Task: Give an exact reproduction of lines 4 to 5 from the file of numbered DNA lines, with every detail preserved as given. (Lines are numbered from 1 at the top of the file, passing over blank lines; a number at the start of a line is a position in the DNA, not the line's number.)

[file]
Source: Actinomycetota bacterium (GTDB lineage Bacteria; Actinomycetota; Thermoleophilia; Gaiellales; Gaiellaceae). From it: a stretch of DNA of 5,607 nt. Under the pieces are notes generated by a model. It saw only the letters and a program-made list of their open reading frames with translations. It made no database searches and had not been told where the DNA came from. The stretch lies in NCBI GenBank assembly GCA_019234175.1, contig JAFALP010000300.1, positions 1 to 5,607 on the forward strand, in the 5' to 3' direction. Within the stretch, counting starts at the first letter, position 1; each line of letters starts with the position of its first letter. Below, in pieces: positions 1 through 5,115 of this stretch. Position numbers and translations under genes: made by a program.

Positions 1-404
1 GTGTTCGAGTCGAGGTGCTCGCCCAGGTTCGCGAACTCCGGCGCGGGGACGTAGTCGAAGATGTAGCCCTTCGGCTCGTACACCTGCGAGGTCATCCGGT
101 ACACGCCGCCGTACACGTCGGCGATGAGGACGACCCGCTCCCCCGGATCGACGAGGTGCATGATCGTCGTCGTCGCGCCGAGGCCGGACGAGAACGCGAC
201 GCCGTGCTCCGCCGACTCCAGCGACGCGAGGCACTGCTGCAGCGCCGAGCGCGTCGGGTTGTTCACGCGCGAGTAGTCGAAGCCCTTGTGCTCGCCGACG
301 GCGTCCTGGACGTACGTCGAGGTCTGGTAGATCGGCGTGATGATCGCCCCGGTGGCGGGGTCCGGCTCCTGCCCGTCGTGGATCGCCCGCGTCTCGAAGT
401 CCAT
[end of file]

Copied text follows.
101 ACACGCCGCCGTACACGTCGGCGATGAGGACGACCCGCTCCCCCGGATCGACGAGGTGCATGATCGTCGTCGTCGCGCCGAGGCCGGACGAGAACGCGAC
201 GCCGTGCTCCGCCGACTCCAGCGACGCGAGGCACTGCTGCAGCGCCGAGCGCGTCGGGTTGTTCACGCGCGAGTAGTCGAAGCCCTTGTGCTCGCCGACG